The majority of those vaults are unlikely to be good enough to be performed during the competition season, but UCLA’s ultimate competitiveness with the top teams will depend on making sure at least a few of them are. But, will they have four 10.0 starts? Two? One? Zero? Perform a contemporary dance to Coldplay’s “Fix You” on the landing mat to see how it scores? We just don’t know, which renders vault a precarious proposition for UCLA this year compared to the multiple sure-thing, we’ve-been-sticking-since-October 10.0 starts on the other top teams.

Three vaulters I’m looking to are Felicia Hano, who has the power to be a vaulting leader and really does need to be a 9.900, Gracie Kramer, who is the overshadowed name to keep an eye on this year because of the solid 1.5 she showed in JO days, and Kyla Ross, whose Omelianchik is still somewhat new but now that new. While more attention will be paid to Ross’s bars and beam, the team absolutely needs that vault from her fairly regularly.

Any other 10.0 vaults would be a bonus, but we’re getting into “is it actually worth it?” territory there. Preston had the best full on the team last year and should also return to the lineup, but among the crop of fulls, UCLA has enough options to be able to drop the weaker, flatter, crooked ones and use only the 9.8+ scores. A contrast to 2016. And by options, I mean options. Preston, Honest, Cipra, Glenn, Meraz, Ohashi, Lee (?), Dennis, Toronjo (?). UCLA isn’t hurting for Yurchenko fulls. If the Bruins can get something reliable out of Pua Hall and then a couple of the cleaner supporting fulls in the lineup, they’ll be able to get by on vault, improve on last year’s 49.1s, and let the other events do the real talking.  

Top returners – Lee (9.875), Honest (9.875),
Returning options – Meraz (9.810), Dennis (9.792), Ohashi (9.700), Mossett (9.592), Savvidou (9.519)

For the last two seasons, UCLA has been forced to ask a number of gymnasts who aren’t really bars workers to compete UB because there was nothing else to do. Thank you for your service. You did yeoman’s work. This year, less of that and more 9.9s.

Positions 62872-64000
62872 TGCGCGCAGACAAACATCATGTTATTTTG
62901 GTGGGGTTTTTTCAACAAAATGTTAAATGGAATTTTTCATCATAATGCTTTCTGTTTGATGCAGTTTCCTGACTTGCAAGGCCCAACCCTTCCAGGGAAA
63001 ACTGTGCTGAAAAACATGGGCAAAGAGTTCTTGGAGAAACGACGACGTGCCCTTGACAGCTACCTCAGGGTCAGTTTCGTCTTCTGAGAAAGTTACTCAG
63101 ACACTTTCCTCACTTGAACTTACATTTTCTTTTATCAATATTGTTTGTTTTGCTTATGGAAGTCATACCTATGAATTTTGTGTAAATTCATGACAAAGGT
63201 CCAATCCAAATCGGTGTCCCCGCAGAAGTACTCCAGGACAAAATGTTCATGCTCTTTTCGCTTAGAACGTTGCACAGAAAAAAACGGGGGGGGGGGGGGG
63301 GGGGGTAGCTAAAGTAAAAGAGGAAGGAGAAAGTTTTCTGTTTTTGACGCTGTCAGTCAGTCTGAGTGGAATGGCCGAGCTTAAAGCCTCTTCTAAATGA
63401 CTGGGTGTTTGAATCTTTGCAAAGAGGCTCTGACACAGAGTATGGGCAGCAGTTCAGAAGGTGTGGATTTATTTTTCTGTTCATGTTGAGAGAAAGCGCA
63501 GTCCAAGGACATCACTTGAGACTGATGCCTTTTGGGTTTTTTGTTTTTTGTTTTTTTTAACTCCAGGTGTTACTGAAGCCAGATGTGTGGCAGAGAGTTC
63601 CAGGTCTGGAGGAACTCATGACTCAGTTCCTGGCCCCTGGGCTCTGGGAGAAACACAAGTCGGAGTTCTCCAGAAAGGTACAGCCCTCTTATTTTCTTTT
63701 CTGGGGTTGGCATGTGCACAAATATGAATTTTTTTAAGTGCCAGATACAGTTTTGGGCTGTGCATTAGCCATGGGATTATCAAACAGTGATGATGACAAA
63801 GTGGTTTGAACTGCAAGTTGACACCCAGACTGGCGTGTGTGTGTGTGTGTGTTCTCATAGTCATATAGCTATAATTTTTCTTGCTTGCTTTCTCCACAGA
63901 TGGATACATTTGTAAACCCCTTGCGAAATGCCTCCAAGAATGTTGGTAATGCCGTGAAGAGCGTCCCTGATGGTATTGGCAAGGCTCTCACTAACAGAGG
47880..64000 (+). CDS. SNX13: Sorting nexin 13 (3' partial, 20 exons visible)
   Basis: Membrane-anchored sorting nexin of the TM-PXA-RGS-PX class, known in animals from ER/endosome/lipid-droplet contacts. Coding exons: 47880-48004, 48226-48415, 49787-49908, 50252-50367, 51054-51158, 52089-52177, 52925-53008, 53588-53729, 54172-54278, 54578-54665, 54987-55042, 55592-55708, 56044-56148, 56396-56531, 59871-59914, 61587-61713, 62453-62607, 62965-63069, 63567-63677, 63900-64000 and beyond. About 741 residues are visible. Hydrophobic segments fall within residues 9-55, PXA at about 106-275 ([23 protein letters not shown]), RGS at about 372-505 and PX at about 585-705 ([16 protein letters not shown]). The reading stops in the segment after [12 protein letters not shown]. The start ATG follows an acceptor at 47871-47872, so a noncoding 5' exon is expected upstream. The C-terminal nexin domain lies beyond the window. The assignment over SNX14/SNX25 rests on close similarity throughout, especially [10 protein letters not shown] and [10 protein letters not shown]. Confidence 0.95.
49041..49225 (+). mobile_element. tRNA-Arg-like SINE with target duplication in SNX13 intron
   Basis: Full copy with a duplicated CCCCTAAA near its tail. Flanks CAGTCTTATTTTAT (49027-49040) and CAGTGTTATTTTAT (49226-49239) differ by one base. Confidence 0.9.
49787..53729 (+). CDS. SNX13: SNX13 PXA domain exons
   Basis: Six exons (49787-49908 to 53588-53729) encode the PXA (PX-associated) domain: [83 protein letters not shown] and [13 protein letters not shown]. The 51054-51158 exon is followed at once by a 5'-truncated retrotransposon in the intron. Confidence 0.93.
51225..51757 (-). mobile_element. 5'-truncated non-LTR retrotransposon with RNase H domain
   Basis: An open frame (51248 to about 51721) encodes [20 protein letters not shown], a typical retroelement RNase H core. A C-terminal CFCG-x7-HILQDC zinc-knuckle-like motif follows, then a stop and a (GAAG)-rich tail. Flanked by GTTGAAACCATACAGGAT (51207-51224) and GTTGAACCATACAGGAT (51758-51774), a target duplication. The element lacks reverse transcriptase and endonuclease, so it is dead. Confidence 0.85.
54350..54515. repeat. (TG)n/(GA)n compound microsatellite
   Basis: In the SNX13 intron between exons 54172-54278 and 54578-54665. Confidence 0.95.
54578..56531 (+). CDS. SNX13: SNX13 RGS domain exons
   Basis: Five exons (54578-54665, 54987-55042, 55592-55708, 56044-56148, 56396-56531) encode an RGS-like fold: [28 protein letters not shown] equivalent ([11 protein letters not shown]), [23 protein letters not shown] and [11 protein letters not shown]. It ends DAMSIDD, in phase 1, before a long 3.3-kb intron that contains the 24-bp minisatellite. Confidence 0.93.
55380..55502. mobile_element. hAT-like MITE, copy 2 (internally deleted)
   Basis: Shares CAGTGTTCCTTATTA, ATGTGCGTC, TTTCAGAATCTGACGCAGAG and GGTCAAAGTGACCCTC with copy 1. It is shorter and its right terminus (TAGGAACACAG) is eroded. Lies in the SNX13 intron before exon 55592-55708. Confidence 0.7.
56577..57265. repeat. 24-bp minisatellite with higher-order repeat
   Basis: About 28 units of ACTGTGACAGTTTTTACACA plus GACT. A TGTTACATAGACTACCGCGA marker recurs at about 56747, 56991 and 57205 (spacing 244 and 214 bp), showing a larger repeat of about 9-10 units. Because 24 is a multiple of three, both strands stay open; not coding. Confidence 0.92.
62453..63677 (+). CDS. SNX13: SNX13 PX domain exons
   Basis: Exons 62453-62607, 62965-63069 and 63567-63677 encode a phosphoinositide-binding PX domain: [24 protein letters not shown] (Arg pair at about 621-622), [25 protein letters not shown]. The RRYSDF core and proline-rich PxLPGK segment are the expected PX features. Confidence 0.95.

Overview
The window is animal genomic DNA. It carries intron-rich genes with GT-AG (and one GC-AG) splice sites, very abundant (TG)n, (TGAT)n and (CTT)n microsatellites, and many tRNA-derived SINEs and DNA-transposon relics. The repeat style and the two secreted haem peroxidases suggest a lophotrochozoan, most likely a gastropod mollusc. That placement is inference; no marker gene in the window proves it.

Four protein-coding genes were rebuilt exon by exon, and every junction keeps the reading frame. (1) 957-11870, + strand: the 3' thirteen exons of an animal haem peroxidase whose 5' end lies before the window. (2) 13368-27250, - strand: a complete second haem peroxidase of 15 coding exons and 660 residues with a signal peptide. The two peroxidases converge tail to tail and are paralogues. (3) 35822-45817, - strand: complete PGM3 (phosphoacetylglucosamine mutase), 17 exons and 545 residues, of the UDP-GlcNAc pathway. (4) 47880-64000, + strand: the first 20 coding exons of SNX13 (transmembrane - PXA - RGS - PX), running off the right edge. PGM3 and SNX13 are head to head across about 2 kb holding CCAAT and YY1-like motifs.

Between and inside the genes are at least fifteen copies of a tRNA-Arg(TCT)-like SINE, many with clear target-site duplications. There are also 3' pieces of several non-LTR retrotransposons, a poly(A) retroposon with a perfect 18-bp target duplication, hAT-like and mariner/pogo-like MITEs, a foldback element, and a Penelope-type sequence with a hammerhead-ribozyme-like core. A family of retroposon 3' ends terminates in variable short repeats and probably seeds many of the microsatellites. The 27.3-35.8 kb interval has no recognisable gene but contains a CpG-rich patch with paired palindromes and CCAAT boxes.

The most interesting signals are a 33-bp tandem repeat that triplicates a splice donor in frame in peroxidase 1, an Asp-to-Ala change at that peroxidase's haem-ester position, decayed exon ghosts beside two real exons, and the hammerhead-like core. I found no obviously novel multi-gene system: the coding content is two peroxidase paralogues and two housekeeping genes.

Let’s start, obviously, with Kocian and Ross. I heard a rumor on snapchat that Madison Kocian is really good at bars. Unconfirmed reports.

Kocian is going to hit for crazy scores. We know this. Kyla, meanwhile, appears to be going very bare-bones with her routine composition this season. Right now, her bars set is just a Shap to Pak combo and a DLO, but exactly no one is going to care that it’s a quarter of a skill long with no same-bar release. She’s Kyla and it will be pristine. And of course, don’t forget about Peng, who completes the triumvirate of bars greatness. She has added a Ray to her Bhardwaj and will be in contention for 9.9s again, with the bonus of less pressure on her to carry the lineup. Last season, when Peng went down, it decimated the lineup because she was the score. This year, she’s simply one of the scores.

We can legitimately expect regular 9.9s from those three, meaning that rounding out the lineup with a few 9.850s puts UCLA in a position for the 49.4s it takes to be one of the top-ranked bars teams. Ohashi was up, down, and out last season (and sideways and frontways and lengthways), but she’s still one of the top six bars talents on the roster. Janay Honest is an interesting case because she was absolutely one of those fill-in bars workers, but she ended up performing much better than anyone expected. Yes, flexed feet, but she also got serious scores that would still be worth counting this season.

Grace Glenn is pretty, pretty on bars, Hallie Mossett can get worthwhile scores during the nanosecond when she’s healthy, and Stella Savvidou is basically performing a cast handstand as a bars routine, but it’s a really excellent cast handstand. If she’s able to not fall to pieces mentally and emotionally during her routine, that’s another possible score. UCLA should be able to pull three 9.850s out of that supporting group. And if it doesn’t go to plan, they’ll still have the Meraz and Dennis backup routines.